“Dad, look at this,” I said, taking the magazine to the table at which he and Nan were sitting. “Look, it’s Prince Charles’ family tree. His family goes back to 1066!”
Dad looked disappointingly unimpressed by this. “Well, so does yours,” was his phlegmatic reply. Hardly the excitement I was looking for.
“So, where’s our one of these, then?” I asked, incoherent with anticipation and excitement.
The three adults in the room laughed. I could almost feel my grandad’s eyes rolling around in his head at my naivety.
“We haven’t got ‘one of these,’” explained Dad. “Only rich people have these. Nan’s mum and dad could hardly read or write, let alone write these things down. Unless Nan and Grandad can remember them, we don’t know what our family’s names or their dates of birth were. We don’t know where they came from, any information has been lost. Doubtless their names are recorded in church books somewhere but we don’t know where and we will never know. So yes, our family goes back to 1066 too, but because our family was poor we don’t have a family tree like this one. No-one knows who they were, or where or when they lived.”
“I’ll find them.”
The words were scarcely out of my mouth before the room erupted in apparent mass hilarity. “Love a duck, listen to the gel, eh? ‘I’ll find them!’ Oh dear,” cried Nan, holding her sides as if I had said the funniest thing on earth. “Hark at ’er!”
Sometimes I wonder if the phrase “red rag to a bull” was invented specifically for me. I remember that moment as vividly as if it were yesterday. Undaunted, at the next Sunday visit the budding genealogist turned up at the grandparents’ house with a notebook and pencil. Much time that week had been invested decorating the notebook in (an eight year old’s version of) heraldic squiggles, and it was grandly – if a tad hopefully – entitled “My Family Tree.” My first investigative question was: “Nan, have you got a real name, not Nan?” at which point she introduced me to the concept of a maiden surname. The hunt was up and running.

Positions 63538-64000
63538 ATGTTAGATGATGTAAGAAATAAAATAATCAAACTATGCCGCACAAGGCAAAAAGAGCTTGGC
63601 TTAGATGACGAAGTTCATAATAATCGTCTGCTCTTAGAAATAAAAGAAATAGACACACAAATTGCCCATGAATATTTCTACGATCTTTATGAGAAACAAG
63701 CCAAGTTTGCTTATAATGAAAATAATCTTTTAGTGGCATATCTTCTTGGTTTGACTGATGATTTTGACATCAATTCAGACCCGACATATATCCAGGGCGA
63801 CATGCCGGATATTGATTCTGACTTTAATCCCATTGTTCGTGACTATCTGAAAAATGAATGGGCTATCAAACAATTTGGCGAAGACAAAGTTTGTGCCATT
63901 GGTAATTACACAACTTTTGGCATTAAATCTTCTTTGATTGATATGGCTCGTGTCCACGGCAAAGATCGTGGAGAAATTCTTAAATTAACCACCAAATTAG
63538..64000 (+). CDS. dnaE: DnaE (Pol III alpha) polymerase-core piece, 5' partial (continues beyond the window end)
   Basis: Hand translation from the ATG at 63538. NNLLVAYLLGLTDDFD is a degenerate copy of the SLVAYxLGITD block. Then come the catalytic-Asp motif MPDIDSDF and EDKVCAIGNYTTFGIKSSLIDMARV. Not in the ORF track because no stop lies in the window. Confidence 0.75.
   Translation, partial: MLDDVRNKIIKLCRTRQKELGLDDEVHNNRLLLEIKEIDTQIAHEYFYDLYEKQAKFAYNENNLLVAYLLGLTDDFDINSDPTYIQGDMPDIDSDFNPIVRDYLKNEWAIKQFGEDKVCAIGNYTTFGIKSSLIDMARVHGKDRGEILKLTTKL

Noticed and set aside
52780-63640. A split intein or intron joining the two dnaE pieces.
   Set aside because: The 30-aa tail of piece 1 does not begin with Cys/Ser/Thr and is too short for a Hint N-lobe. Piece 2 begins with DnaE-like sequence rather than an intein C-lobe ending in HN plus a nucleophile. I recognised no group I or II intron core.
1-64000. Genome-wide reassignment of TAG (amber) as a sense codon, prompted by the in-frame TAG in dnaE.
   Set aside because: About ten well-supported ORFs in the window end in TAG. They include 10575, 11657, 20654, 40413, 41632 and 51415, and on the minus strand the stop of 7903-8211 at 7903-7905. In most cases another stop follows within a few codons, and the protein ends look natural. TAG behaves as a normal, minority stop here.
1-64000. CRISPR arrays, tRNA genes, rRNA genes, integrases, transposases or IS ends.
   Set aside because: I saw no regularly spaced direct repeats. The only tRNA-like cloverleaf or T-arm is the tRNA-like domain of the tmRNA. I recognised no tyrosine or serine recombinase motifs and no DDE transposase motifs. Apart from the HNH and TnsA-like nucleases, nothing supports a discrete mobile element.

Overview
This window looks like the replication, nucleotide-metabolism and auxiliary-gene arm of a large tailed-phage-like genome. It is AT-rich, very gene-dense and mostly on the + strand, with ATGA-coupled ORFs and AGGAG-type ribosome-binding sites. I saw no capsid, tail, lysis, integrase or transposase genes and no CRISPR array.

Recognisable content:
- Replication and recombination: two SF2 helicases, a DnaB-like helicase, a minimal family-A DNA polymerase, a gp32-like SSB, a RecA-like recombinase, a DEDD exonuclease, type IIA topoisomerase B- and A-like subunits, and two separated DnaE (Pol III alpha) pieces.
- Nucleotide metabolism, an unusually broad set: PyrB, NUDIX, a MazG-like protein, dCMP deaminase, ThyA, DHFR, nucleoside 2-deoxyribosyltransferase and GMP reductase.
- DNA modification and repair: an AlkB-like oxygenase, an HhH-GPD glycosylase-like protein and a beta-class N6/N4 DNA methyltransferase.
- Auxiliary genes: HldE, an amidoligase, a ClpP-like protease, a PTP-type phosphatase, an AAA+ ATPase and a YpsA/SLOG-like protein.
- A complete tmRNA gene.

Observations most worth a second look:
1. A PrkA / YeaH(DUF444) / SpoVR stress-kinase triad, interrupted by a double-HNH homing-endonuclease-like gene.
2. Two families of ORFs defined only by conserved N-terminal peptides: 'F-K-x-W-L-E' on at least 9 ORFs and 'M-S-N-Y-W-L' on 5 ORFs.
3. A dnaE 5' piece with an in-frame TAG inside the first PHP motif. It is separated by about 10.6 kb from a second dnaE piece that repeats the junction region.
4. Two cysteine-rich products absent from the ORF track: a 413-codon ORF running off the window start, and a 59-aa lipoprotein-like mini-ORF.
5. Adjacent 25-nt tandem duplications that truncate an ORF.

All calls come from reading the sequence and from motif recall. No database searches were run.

Over forty years on, I’m still going, not so much running now as staggering slightly. Genealogy is no longer a bizarre hobby for oddballs and weirdos, but, rebranded as “family history” and in the light of the success of the BBC’s “Who Do You Think You Are,” a perfectly acceptable pastime. No longer is it necessary to trek to dusty record repositories to lift books the weight of a couple of small children, as technological advances mean much is available online. I’m not back to 1066 – the closest is one line back to 1450 – so in one sense Dad was right, although hopefully there’s still time. He was wrong, however, to say that our kindred dead could never be found. As my grandson sits in the bath and I hang over it, ostensibly bathing him, we re-enact “Grandpa Old Tom Cooper’s lifeboat adventures” with his toy boats, and my heart fills with hope that one day the rising generation will feel a desire to pick up the torch, carry on the work which has been started, and identify more of those dismissed previously as “the Lost.”
Anne (U.K.)’s previous posts: